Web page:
AL: How did you choose the name Nordic Barn?
DA: I did some research on naming start up businesses and what I learned was that when naming a new business you don’t want to leave the customer guessing. There was a gap in shops in Stowe specializing in nordic equipment. The shop was in a barn from the 1800’s so it seemed a logical choice to call it the Nordic Barn. It had a certain cache.
AL: Tell me about the first few years of running the Nordic Barn.
DA: Well, we also ran a nordic area, so we sold primarily nordic equipment. With Top Notch Resort across the road, we had a captive, higher end audience. I started to rent alpine ski equipment and over the first couple of years slowly added ski accessories, like hats, goggles and gloves. The growth was slow because I was using my own money. After about five years we started to dabble in telemark skiing.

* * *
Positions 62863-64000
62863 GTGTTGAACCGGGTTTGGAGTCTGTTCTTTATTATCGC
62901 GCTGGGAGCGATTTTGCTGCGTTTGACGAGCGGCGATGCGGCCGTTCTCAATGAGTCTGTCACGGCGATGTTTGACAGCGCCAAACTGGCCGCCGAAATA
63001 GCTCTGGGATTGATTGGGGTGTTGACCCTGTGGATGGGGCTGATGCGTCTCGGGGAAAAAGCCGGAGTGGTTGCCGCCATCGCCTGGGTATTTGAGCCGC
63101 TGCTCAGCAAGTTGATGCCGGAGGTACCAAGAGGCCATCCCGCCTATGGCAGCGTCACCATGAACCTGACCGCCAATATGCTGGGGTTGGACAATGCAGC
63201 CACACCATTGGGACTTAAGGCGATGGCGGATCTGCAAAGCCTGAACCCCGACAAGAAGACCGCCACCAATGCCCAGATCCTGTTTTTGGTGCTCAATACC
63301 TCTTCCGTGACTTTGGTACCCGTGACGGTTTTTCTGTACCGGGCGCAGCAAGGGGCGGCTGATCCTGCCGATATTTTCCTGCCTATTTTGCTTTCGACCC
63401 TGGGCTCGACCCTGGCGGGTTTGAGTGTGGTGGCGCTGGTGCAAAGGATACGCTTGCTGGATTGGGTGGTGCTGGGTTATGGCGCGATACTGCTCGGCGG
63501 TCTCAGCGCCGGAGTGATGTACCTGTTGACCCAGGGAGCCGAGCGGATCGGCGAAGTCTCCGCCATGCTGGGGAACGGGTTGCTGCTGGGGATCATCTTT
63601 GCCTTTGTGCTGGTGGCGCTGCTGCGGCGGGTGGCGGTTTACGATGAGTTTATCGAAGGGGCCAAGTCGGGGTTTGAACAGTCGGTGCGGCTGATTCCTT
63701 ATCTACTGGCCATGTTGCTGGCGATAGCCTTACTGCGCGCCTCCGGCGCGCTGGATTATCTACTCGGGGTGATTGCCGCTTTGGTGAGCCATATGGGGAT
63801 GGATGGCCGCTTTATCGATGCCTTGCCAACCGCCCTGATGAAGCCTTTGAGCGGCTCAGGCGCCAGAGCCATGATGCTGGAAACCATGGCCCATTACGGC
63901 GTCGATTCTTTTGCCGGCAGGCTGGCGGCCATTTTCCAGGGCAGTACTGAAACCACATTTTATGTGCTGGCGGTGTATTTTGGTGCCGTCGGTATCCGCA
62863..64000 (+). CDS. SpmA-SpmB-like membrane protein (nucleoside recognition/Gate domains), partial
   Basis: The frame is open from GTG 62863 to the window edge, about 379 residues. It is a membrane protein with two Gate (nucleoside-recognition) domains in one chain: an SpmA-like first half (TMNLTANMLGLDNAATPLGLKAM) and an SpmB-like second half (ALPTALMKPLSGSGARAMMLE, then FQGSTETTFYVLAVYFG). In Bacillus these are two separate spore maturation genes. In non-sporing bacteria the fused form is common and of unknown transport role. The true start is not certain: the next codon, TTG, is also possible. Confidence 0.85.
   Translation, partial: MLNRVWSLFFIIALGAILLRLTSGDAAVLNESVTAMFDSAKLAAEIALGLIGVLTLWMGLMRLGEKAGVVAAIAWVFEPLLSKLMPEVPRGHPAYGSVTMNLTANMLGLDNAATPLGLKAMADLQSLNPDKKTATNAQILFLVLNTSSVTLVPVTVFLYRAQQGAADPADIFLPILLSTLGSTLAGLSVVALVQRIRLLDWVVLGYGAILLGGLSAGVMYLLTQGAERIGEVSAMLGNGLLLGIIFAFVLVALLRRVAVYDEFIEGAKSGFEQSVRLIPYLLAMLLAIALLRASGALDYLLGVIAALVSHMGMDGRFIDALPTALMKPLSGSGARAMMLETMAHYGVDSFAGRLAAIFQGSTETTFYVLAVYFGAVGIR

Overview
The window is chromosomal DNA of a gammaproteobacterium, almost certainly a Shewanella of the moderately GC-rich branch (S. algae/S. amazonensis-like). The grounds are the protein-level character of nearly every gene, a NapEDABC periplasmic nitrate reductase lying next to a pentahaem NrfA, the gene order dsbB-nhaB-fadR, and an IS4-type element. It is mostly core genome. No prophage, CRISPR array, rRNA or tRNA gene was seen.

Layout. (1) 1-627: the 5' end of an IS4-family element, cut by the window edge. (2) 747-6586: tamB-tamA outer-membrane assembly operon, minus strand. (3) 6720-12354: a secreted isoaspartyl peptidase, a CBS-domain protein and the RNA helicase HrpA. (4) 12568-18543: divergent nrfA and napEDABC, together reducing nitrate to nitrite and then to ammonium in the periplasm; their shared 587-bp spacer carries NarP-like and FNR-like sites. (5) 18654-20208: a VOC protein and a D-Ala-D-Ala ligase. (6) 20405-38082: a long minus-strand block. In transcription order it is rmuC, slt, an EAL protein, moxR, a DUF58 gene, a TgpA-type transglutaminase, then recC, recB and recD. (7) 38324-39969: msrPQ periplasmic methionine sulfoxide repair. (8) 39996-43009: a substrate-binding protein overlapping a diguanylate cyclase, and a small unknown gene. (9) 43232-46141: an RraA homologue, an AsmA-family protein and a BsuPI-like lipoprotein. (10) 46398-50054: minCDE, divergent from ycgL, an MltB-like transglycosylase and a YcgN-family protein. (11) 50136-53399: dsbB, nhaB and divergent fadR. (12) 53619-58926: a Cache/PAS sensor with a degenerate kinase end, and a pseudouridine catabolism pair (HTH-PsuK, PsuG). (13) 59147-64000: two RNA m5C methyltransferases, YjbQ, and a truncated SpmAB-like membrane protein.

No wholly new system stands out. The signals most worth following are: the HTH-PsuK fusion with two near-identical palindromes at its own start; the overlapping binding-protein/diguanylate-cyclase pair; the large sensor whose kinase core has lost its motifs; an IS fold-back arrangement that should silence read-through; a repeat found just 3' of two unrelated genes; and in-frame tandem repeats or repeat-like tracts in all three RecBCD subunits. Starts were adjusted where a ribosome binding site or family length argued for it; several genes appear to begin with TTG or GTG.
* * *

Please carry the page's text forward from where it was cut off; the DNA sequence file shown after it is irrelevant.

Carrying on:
AL: What prompted the shift in focus from solely telemark into the AT market?
DA: Well I was out skiing one time on fish scale skis 7 to 10 years into owning the business. I was an experienced tele skier and aware of Randonee style skiing. This guy showed up with skins – this was around 2000. I had never seen skins before and was intrigued with the concept. In 2003 I started selling skins. Just a handful of pairs. But the big break came when a local shop owner who had an exclusive with Scarpa passed away suddenly. With that unfortunate event, Scarpa became available. I got it and that started my journey into AT gear. I was legitimate with one strong brand and that meant I could get others.
AL: Can you talk about popularity of AT equipment in Stowe and how it has affected your business?
DA: Well, our nordic selection never shrunk, the pie just got bigger with everything else growing. So I have invested more money in AT and that is intentional because that is our target market. AT has become a huge rainbow of awesome equipment that fits every single niche – and with that my customers have an opportunity to upgrade their equipment with each new innovation. And they tell their friends – so a lot of business is word of mouth around here. My customers are chasing the market as it progresses. While nordic is smaller, it’s still a great option to have in your quiver for cold snowy day or lift crowded day which is why I continue to support the nordic market.